"Mancow: Hannity Called Me After I Was Waterboarded And Said, ‘It’s Still Not Torture’"
Last month, Fox News’s Sean Hannity claimed he would agree to be waterboarded “for charity…for the troops’s families.” Since then, multiple pundits have challenged Hannity to undergo the torture tactic, yet he has been unusually silent on the subject of waterboarding since.
Last week, right-wing radio host Erich “Mancow” Muller stepped up to the plate and had himself waterboarded to prove that it isn’t torture. Immediately afterwards, Mancow admitted that it was “absolutely torture” and was “way worse” than he expected.
Yesterday, MSNBC’s Keith Olbermann interviewed Mancow about his experience under the bucket. “I would have said anything to make it stop,” Mancow said, further confirming that torture does not produce reliable intelligence. “I don’t think drowning is harsh enough. … This is worse. This isn’t gulping for air. This is your brain is shut off.” Mancow said that despite the “horrific” event, Hannity called him afterwards to insist that waterboarding still isn’t torture:
MANCOW: First of all, Sean Hannity called me and said, “It’s still not torture.” I said, “Sean” — he is a friend of mine — “it is torture.” All right. But, look, you are giving 10,000 dollars to the Veterans of Valor.org. So I think you are stand-up guy for doing that.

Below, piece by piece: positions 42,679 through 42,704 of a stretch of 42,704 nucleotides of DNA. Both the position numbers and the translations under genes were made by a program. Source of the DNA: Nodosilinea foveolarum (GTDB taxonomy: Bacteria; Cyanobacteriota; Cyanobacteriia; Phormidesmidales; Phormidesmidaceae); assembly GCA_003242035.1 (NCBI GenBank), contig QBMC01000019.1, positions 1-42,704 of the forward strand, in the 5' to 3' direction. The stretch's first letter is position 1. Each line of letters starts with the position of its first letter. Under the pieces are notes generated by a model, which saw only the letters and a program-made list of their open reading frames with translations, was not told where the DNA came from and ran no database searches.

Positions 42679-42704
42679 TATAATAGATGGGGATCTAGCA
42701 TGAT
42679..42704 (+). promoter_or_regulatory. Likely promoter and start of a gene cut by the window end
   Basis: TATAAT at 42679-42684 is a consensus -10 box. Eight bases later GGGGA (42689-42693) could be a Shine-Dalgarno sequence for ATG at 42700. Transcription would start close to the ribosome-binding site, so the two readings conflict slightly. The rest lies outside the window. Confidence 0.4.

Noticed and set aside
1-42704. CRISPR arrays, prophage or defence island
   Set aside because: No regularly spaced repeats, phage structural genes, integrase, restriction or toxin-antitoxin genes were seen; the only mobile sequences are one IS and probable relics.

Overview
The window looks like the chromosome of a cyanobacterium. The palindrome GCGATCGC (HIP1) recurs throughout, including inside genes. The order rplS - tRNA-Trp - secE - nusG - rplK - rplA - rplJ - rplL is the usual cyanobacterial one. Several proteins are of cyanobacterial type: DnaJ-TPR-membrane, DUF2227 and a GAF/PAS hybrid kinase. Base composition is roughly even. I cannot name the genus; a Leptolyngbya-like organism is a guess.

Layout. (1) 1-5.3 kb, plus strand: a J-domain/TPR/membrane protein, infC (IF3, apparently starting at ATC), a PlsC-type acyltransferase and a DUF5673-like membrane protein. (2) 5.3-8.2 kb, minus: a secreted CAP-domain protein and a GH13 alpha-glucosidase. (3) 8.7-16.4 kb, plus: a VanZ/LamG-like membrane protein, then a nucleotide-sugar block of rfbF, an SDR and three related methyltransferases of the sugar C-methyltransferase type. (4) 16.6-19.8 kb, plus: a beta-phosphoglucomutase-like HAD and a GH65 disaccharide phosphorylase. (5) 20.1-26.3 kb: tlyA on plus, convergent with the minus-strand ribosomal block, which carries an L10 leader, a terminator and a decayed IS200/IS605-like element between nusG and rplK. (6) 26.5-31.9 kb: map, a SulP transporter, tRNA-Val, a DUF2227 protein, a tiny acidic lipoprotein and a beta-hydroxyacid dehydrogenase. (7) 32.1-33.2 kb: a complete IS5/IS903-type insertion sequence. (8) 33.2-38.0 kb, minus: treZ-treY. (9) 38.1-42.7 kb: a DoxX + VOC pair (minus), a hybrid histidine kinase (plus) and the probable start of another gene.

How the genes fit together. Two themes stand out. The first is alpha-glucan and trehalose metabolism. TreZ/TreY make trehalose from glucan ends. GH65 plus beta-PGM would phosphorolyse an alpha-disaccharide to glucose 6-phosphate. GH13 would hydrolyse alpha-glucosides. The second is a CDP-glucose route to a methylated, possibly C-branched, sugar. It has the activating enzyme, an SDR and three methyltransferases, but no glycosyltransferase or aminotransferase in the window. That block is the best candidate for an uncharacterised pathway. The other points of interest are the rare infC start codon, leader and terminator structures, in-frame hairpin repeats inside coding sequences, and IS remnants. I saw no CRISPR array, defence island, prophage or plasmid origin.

“I felt the effects for two days. I had chest pains. I told my wife — I have two little kids. We prayed. I said, dear God, help me. I had chest pains. I was so stressed out by this,” Mancow said. Watch it:
Time and again, those who have dared to undergo waterboarding have said it is torture. Mancow, who initially scoffed at the tactic, explained to Olbermann: “Look, I see the video…the sprinkling of the water, big deal. … I was laughing at it. I was willing to prove and ready to prove that this was a joke. And I was wrong.”
Mancow laughed at waterboarding until he tried it himself. Hannity’s fact-free claim that waterboarding is “not torture” might carry more weight if he displayed the courage of Mancow.